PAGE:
Gadget zombies

I love my cellphones and tablets. I thoroughly enjoy my Mac Mini, serving as a home entertainment server. I take my Kindle with me every time I’m travelling. I am definitely a gadget and technology enthusiast. I don’t have other eccentric costly hobbies – my spendings all go into technology.

But recently, I have come to the realization that all the touch and remotely controlled devices I own focus on consumption, rather than creation. Like television, they make me go from an active state of mind to a passive one. This is a problem.

The advance in technology that led to portable computers and very capable PC workstations led to the internet, amongst many other great collaborative successes. Designed from the ground up to solve problems and help humans accomplish more in their daily lives and jobs, PCs made us significantly more productive over the course of the last two or three decades.

Today, most media wants us to believe that the PC is dead. But really, the PC is all that is left in this whole messy situation (and maybe Wacom, for the artists under us). Microsoft tried to market their Surface as device focussing on creation but it is still a heavily compromised experience. What I wanted is the Journal (RIP), and what they gave us was another tablet with a semi-useful thin keyboard cover. My excitement for the Journal was easily surpassing my excitement for the iPhone in 2007. It was the perfect companion device. It was meant to be built.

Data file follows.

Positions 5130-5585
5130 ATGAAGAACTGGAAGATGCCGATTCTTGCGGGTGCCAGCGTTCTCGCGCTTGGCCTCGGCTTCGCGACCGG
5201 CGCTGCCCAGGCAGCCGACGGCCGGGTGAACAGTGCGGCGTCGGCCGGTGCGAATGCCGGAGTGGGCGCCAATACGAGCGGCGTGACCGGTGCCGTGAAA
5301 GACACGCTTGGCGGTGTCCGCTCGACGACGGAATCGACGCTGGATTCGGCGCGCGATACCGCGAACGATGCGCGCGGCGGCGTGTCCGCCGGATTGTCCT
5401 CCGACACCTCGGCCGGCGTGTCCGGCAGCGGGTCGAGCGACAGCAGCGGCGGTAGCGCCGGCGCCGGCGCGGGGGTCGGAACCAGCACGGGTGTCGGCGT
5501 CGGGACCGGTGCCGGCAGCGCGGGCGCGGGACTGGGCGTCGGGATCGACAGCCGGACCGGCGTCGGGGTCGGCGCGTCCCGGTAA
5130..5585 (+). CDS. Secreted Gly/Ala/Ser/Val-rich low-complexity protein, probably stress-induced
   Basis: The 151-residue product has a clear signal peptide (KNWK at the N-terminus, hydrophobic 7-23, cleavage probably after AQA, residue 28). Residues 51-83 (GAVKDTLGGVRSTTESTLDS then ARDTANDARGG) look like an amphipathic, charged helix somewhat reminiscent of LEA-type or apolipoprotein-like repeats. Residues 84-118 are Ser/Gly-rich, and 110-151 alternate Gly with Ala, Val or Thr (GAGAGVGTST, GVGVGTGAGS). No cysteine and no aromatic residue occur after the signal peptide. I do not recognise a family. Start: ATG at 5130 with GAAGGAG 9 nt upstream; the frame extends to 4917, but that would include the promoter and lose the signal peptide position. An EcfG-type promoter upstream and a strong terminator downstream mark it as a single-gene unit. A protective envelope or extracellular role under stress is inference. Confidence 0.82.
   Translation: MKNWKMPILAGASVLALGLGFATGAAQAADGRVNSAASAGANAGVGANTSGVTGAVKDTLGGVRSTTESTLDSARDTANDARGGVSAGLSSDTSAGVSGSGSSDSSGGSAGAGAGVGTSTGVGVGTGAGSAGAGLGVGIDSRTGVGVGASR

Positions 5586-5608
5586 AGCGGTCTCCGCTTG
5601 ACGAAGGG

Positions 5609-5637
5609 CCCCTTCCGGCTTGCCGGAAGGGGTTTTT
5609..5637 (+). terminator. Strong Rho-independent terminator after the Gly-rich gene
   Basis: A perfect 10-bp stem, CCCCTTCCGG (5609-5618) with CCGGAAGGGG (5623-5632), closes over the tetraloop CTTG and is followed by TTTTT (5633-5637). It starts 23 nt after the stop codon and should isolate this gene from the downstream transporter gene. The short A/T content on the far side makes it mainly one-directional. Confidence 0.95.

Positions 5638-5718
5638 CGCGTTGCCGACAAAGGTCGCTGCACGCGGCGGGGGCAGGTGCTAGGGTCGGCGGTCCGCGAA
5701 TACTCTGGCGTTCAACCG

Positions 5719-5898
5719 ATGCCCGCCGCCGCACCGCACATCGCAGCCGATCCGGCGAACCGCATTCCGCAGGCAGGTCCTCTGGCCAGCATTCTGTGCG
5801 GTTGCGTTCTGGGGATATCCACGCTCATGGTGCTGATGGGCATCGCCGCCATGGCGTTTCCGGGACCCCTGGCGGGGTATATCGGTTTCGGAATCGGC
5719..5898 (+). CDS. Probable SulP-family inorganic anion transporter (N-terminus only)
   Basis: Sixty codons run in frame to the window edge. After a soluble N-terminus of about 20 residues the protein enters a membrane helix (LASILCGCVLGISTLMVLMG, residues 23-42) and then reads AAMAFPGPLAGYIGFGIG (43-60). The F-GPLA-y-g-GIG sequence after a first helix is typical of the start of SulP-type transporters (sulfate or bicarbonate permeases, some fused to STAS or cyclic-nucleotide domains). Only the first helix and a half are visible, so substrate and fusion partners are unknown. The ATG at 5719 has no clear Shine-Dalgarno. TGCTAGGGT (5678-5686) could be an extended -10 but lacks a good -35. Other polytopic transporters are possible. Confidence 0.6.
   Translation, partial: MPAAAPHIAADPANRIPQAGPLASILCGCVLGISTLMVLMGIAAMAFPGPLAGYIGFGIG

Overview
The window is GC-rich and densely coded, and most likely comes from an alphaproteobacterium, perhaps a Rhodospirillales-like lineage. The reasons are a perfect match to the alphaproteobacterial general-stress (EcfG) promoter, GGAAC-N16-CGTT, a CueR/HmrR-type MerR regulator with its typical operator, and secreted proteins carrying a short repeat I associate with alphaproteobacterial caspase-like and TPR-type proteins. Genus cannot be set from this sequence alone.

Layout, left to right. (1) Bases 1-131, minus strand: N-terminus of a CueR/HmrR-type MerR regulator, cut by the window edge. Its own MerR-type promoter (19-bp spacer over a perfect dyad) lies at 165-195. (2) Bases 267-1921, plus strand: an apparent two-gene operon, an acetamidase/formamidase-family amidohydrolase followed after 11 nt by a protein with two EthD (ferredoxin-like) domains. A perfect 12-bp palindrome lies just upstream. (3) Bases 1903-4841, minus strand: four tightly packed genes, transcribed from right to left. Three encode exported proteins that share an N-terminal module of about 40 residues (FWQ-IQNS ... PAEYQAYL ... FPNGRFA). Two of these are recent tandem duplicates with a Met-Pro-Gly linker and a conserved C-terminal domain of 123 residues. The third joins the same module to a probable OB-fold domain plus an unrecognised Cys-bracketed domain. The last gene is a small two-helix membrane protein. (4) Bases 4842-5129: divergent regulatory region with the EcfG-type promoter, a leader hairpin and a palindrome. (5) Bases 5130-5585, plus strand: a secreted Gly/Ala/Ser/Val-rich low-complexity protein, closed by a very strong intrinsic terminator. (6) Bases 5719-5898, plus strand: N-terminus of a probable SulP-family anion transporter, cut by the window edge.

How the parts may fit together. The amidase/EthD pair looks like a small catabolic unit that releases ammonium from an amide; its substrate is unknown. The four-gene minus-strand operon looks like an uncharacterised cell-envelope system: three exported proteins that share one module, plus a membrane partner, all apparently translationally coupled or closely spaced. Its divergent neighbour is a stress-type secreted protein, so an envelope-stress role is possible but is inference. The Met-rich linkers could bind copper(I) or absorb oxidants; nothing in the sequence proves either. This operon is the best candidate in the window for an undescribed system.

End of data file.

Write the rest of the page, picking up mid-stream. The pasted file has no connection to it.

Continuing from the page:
In 500 years from now, history books might write about the touch-controlled gadget revolution as the biggest cause to interfere with the great acceleration to technological singularity. We can’t let this happen. Stay active, and keep using your PC. Do not become a Gadget Zombie!


(featured image by SaPov)

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